Meet the man who is giving US sleepless nights
Julian Assange, the silver-haired, intense-eyed, editor-in-chief of the whistleblower website WikiLeaks, has stormed onto the front pages and screens of media across the world, with the release of 92,000 classified documents on the war in Afghanistan
To his admirers, Assange is a noble cyber-jedi, epitomising the classic battle of the righteous individual against the powerful institution.
But to his detractors, which include the military priesthood of NATO, he is dangerously egocentric, working to further his own, misguided agenda, regardless of whom he puts in danger in the process.
Click on NEXT to read more about the WikiLeaks founder...
Image: Wikileaks founder Julian Assange holds up a copy of the Guardian newspaper during a press conference at the Frontline Club in central London
Photographs: Andrew Winning/Reuters
He has an encrypted personal life
A modern-day Scarlet Pimpernel (The mysterious heroic character in Baroness Emma Orczy's classical novel by the same name), Assange is as elusive as he is sought after, with a personal life as encrypted as the virtual corridors of WikiLeaks.
The Australian-born activist carries his home in a desktop, which he stuffs into a rucksack as he zigzags around the world.
Assange's nomadism has childhood roots.
In interviews to the media, Assange said he attended 37 schools, as his mother moved around Australia with her theatre business.
More recently, Assange has been known to hole up for extended periods in East Africa, Sweden and Iceland.
Image: Assange speaks at a news conference at the Frontline Club in central London
Photographs: Andrew Winning/Reuters
Hacking PCs since he was a teenager
The 39-year-old has been working with computers and hacking them since he was a teenager.
From the late 1980s, he was part of a group called the International Subversives and only narrowly escaped a jail sentence in 1995 after admitting to 25 charges of hacking into computer networks, including the Canadian communications firm Nortel.
After a stint studying Physics and Mathematics at Melbourne University, Assange set up WikiLeaks in late 2006.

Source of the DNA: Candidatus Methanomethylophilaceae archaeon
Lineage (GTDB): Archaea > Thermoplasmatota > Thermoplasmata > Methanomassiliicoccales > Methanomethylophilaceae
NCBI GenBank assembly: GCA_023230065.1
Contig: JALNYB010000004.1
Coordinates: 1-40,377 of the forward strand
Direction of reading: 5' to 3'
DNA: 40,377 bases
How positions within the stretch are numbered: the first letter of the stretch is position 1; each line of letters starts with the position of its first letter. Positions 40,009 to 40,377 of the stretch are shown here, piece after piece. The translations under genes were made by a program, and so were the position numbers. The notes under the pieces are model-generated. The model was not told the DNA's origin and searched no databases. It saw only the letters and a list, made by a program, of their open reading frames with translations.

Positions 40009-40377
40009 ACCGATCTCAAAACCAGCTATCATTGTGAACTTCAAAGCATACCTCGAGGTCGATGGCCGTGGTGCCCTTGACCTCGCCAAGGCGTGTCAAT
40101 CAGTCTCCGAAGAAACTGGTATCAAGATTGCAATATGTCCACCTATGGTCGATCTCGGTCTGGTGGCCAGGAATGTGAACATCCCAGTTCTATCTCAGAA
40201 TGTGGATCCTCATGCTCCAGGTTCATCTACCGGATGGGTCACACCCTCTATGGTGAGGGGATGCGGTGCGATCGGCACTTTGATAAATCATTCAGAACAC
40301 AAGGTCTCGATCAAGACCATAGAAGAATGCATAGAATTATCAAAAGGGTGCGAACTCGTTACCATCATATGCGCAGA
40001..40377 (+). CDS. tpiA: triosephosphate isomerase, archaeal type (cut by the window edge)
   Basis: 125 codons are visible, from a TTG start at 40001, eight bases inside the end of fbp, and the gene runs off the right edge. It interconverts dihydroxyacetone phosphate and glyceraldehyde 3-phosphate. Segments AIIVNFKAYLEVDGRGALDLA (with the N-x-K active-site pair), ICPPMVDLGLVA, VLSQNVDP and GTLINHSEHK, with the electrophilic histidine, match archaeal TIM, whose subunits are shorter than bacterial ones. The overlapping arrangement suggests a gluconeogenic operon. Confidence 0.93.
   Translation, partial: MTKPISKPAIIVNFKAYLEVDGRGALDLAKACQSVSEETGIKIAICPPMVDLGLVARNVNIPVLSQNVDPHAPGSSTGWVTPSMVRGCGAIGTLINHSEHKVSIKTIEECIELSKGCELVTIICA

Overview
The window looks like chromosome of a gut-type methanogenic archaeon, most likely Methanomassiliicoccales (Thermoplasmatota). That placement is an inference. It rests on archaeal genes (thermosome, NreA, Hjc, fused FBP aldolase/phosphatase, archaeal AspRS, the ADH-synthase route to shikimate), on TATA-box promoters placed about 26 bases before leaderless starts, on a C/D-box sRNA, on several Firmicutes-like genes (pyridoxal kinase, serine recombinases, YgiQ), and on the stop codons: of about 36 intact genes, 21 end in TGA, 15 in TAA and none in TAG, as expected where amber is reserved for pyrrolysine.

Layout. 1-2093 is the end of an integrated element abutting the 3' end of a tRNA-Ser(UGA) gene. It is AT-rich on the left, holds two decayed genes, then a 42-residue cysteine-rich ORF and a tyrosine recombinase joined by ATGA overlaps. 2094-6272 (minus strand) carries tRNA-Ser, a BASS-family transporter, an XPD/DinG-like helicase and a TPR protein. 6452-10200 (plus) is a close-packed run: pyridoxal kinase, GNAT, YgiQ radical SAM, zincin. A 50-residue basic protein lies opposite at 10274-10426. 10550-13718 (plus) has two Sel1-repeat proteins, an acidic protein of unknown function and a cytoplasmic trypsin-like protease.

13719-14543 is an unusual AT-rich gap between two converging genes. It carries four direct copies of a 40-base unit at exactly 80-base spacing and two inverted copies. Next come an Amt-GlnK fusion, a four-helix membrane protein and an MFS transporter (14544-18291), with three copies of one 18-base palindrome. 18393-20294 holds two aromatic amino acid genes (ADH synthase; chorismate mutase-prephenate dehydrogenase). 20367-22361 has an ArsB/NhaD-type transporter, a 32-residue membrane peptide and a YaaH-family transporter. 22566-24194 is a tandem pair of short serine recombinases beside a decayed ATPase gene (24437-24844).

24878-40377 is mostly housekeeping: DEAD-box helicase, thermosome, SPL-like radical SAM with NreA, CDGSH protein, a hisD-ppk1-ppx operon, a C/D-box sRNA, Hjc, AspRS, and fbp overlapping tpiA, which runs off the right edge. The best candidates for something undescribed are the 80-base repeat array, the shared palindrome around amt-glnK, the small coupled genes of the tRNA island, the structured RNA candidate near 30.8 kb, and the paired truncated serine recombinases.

Envisaged as a kind of digital dropbox for whistleblowers to securely and anonymously post leaks, Assange claims the website establishes a new standard for "scientific journalism".
Critics accuse him of sensationalism
Just as a scientific paper requires that all the data used to inform the article be made available to the reader, journalistic writing should also divulge its source material fully, he says.
For Assange, information is the most valuable commodity available to humans and leaks are an instrument of the information war he is waging against corrupt and opaque Goliaths, be they governments or big companies.
Other than the US military, WikiLeaks has taken on everything, from the "Climategate" e-mails of the University of East Anglia, in England, to evidence of the corruption of Kenyan President Daniel arap Moi.
Assange's critics accuse him of sensationalism and egotism.
The Afghan diaries, most recently published by WikiLeaks, for example, contain personal information about Afghan civilians who have approached Nato soldiers with information and who could now possibly be in danger of retribution by the Taliban.
'I police perpetrators of crime'
But to Assange any such casualties, while regrettable, are less important than the overall goal of his cyber insurgency: transparency and the just reform of society.
When recently asked at a TED conference about the core values that drive him, Assange replied with a maxim passed down to him by his father: "Capable, generous men do not create victims, they nurture victims".
A moment's hesitation later, he added with a rakish grin, "Since I'm somewhat of a combative person, I'm not that big on the nurture. But there is another way of nurturing people, which is to police perpetrators of crime. And that is what I do."